So I've pretty much sucked at blogging this past month. I'd like to be better about at least jotting things down as they happen, because I know I'm going to forget things in a year, two years, ten years. But fact is when the coolest stuff is happening you're living it, not writing about it. And I refuse to be one of those douchebag writers with a fifteen dollar Moleskin notebook in my pocket all the time, I'm sorry.
There's just about two months left in my time abroad, and I'm constantly vacillating between wanting it to slow down and speed up. On the one hand, I'd happily live in Europe and see the world one 8 euro Ryanair flight at a time. (Although if and when I'm ever making real money I will never fly Ryanair again. That shitshow is basically the Fung Wah bus of the skies.) On the other, I miss home. I miss my boyfriend, and my family, and my friends from home and from school. I feel like the world's biggest whiner--partying until 5 a.m., swimming in the Mediterranean...and here I am talking about how homesick I am?
But this was what I wanted all along, I think. To feel homesick, and even at times a little lost. Because every time that I beat down a purse snatcher on a bike--yeah that happened, long story--or share a joke with somebody from Morocco, or Mali, or Cuba, or stand in front of Las Meninas or inside the Alhambra, I am constantly bowled over that this is actually my life. My life is drinking sangria with the Sierra Nevada on my right and the Mediterranean at my left. My life is having breakfast with my boyfriend on the terrace of our rental apartment and looking at the Alhambra. It's crazy, and it used to all be out of my comfort zone, and it's all pretty amazing.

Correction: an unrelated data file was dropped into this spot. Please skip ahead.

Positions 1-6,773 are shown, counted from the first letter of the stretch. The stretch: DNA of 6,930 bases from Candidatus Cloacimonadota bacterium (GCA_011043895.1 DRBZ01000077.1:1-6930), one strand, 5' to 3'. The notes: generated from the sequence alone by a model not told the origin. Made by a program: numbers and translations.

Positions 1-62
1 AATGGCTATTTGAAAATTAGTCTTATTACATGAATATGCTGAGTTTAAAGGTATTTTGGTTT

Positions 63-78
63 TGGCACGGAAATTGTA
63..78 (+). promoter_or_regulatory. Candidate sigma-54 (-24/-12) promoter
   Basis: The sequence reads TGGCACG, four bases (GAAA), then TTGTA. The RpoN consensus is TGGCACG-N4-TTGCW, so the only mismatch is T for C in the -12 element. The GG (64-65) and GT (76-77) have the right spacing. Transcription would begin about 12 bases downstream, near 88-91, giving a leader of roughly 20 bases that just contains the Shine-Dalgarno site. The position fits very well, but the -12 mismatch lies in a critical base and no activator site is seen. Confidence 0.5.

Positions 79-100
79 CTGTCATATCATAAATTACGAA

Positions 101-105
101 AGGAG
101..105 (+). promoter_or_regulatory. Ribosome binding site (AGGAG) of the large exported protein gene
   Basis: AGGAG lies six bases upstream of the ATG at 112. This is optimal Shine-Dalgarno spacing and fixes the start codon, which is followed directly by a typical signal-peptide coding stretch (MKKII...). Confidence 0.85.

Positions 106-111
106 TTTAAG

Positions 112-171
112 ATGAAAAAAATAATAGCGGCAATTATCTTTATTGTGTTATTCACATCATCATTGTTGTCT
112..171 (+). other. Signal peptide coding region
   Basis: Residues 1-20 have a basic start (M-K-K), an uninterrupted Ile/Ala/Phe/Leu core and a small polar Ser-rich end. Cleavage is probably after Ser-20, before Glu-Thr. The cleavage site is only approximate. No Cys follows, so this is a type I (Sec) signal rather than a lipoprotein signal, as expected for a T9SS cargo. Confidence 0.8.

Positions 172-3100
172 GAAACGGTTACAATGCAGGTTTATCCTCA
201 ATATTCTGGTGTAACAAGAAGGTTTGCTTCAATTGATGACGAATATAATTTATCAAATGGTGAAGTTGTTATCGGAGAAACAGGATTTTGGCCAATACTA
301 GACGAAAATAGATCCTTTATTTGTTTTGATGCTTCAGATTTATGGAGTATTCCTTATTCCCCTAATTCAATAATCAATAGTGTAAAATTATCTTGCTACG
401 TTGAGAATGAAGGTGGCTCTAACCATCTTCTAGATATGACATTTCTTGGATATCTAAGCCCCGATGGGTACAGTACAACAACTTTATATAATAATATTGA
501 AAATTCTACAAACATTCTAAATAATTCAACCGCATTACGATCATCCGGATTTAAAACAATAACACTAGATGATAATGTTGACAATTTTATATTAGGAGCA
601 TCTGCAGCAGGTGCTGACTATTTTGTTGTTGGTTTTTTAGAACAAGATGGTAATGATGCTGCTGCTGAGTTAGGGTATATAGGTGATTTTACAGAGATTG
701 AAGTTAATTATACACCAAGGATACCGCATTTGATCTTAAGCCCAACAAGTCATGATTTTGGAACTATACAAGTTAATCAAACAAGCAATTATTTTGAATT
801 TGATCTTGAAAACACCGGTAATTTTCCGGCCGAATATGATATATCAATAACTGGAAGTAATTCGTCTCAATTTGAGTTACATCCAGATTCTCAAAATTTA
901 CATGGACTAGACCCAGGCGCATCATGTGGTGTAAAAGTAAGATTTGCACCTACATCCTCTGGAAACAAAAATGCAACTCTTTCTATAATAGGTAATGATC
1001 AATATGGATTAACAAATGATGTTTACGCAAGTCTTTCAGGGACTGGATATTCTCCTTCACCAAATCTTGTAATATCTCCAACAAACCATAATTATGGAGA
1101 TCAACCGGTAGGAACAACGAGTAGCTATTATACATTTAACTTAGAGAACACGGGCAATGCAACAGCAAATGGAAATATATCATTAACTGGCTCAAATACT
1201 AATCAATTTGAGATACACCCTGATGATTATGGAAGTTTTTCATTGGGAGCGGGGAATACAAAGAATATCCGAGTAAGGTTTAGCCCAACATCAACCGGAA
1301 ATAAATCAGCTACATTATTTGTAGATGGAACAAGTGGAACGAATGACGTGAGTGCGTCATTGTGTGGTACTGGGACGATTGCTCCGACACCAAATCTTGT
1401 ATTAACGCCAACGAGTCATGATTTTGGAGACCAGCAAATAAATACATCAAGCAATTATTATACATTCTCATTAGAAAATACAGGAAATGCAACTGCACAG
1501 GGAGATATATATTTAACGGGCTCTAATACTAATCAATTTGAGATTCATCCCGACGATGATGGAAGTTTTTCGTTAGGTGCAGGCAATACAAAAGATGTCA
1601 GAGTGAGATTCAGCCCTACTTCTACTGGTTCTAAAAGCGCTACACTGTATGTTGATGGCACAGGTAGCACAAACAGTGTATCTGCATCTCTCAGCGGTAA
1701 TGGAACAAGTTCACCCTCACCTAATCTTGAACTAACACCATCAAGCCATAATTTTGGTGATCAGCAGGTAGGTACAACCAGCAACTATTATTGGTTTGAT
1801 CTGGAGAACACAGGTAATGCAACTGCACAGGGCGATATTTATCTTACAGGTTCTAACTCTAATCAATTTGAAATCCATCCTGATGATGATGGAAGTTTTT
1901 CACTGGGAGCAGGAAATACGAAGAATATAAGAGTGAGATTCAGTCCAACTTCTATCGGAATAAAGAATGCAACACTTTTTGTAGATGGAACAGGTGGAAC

Whenever we're traveling as a group, everyone is constantly taking pictures of groups of people, and the sights, obviously. But once in awhile, somebody hands their camera to a friend and, almost a little sheepishly, asks if the friend will take a picture of just him or her--standing in front of whatever important, beautiful or famous thing we happen to be visiting. Because even though we share so much of this trip, we're all writing our own version of the story. We all want a little piece that says "I was here."
The thing about going abroad as a student is that even though you're in a large group that gets close very quickly, you're also you. You're a college student who's choosing to ditch the library and the dining hall and the warm Keystone for something totally new and unknown. You've got the balls to do that--and while it might not feel like a lot sometimes, it sets you apart a little. I think it's something very personal, choosing to push yourself like this. Everybody is looking for something slightly different, but we all wanted this challenge. We're looking to learn, and make friends, and travel, but for me at least there's also something bigger, something more inward. I don't know what to call it, really, but I feel it sometimes when I fall into bed at the end of the day just totally exhausted from speaking, reading and writing Spanish all day, not to mention absorbing the culture shock (which gets better but it doesn't go away). It's like going to bed after a serious workout, with all your muscles aching. They hurt because you broke them down and now they're slowly rebuilding themselves into something stronger.